Nathan have rightly noted that our natural gas is so much cheaper
than in places like Japan and Europe, that United States is getting
ready to become an export powerhouse. Much has been written about
Cheniere Energy's (NYSE:
imminent construction of a major liquefied natural gas facility in
Sabine Pass, Louisiana, but a half dozen other firms are moving
forward with plans to construct export facilities along the U.S.
Gulf Coast as well.
TheWall Street Journal
, major oil firms might make a similar push in Alaska. Constrained
supply and rising demand are the perfect backdrop for more price
As noted, Nathan doesn't see gas prices hitting $4 until the end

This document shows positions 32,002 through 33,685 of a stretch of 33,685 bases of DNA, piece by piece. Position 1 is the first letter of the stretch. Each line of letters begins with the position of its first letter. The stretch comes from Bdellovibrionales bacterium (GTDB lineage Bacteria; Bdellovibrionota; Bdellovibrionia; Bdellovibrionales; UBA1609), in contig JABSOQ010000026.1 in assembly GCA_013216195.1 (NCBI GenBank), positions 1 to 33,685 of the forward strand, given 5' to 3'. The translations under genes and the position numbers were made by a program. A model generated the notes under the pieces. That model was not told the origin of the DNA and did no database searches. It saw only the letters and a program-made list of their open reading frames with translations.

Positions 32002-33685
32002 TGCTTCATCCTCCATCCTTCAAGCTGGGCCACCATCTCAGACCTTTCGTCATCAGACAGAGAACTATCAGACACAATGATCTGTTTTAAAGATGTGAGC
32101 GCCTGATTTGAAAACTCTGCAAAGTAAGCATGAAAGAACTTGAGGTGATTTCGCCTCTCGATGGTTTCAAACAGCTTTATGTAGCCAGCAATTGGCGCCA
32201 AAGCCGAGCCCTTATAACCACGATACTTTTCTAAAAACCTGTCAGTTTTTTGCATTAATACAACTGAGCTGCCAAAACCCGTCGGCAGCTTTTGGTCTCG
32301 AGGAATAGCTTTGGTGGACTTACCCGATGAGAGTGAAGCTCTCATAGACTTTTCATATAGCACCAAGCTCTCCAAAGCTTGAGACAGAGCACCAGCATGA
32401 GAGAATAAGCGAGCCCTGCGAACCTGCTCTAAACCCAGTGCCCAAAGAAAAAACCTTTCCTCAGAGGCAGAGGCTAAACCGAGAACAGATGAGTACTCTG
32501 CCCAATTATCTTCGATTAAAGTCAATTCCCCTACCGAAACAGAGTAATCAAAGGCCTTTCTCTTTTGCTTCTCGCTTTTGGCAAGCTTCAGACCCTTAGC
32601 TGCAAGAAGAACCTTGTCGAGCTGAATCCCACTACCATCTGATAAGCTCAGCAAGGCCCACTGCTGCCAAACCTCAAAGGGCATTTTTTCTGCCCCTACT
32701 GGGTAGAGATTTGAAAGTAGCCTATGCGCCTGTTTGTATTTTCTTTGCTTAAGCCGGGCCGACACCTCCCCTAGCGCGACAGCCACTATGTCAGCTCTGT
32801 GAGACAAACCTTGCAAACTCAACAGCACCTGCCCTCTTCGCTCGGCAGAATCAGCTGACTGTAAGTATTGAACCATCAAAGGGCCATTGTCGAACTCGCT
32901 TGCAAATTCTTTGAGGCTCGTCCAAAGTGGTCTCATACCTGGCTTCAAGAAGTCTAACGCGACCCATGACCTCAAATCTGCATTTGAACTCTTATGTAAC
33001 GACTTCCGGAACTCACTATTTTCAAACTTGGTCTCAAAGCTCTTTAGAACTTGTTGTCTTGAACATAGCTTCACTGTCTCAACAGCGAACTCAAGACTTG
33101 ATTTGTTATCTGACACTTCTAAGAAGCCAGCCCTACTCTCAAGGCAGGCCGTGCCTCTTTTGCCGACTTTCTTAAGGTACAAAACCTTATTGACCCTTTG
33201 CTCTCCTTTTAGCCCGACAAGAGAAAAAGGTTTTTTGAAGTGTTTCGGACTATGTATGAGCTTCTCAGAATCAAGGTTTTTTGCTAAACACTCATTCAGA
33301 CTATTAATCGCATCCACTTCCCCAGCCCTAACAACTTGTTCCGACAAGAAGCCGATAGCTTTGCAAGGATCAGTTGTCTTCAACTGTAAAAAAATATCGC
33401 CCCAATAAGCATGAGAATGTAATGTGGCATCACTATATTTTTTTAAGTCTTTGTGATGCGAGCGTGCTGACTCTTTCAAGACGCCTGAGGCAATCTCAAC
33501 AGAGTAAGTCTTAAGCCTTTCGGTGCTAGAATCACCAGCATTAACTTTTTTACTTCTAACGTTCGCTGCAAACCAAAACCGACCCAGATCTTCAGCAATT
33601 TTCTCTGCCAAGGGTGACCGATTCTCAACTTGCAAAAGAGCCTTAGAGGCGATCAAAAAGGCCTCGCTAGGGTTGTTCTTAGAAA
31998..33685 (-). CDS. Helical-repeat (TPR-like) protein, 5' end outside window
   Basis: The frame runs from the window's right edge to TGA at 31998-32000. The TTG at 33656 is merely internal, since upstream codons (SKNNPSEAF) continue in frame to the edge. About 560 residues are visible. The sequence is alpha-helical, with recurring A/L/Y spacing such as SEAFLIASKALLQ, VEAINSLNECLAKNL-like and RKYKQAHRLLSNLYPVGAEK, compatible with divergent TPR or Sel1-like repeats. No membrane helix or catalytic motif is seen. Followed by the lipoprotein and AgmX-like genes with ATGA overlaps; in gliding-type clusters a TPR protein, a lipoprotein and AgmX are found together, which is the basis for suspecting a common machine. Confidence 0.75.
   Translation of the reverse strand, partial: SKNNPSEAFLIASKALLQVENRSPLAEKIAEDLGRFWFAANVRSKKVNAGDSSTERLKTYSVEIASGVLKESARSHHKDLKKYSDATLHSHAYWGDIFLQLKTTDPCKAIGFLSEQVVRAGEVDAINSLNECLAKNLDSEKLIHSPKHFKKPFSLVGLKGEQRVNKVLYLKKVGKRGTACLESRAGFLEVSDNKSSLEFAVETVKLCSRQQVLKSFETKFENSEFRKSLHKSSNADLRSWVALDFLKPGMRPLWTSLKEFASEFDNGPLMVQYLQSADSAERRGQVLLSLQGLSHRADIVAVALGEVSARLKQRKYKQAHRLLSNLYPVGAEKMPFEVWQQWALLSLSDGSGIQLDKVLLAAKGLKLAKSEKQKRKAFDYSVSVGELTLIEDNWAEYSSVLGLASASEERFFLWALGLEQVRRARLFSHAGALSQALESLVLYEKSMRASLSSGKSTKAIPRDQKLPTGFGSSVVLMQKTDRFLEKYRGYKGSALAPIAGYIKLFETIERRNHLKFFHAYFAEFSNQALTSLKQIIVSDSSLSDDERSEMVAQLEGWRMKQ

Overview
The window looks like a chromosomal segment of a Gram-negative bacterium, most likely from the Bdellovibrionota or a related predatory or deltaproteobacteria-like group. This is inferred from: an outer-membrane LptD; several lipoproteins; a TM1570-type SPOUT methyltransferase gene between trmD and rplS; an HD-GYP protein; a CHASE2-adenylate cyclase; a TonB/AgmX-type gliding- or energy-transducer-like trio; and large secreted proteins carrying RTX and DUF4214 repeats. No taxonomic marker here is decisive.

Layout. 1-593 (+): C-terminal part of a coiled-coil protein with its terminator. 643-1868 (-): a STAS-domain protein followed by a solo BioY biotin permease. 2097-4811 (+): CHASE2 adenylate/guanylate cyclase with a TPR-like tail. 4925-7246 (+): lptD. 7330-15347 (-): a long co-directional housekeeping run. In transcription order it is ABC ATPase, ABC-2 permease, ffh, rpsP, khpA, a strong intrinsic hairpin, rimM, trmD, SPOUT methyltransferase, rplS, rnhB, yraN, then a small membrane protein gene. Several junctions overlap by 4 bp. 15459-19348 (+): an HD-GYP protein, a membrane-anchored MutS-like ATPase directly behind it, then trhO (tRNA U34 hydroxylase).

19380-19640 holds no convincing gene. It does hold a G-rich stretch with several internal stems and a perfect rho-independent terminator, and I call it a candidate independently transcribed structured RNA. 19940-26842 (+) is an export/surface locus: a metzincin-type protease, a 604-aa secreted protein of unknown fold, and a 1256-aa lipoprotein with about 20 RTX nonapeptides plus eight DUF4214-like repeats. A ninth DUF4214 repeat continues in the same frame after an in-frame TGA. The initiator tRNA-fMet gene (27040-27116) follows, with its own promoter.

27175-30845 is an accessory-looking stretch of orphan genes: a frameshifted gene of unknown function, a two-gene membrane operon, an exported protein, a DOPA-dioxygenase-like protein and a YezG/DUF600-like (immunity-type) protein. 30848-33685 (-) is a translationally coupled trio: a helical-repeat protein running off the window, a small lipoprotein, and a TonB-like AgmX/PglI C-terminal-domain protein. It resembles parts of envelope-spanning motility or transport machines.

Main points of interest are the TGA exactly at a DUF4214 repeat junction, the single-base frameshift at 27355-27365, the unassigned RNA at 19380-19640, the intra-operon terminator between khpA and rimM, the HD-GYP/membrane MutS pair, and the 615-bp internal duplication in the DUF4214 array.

of 2013. That's the same sentiment of gas traders, who don't expect
prices to reach $4 until October 2013, and don't anticipate a move
to $5 for several years. Yet analysts at Morgan Stanley argue that
the "forward curve is still too cheap." They looked at current
supply and demand trends (even before the export opportunity noted
above) and now say that producers have become almost too
constrained in their output. Assuming these producers don't start
to add a lot of new supply to themarket , then the Morgan Stanley
analysts see natural gas prices hitting $4.80 per MCF by the first
quarter of 2013.
Almost no one else is talking about this right now. No one was
talking about $3.60 gas this past spring, either.
Risks to Consider:
The biggest risk to natural gas prices is a mild U.S. winter,
which was the case a year ago. Forecasters currently anticipate a
typical winter heating season, though you need to keep monitoring
these forecasts if you own gas stocks.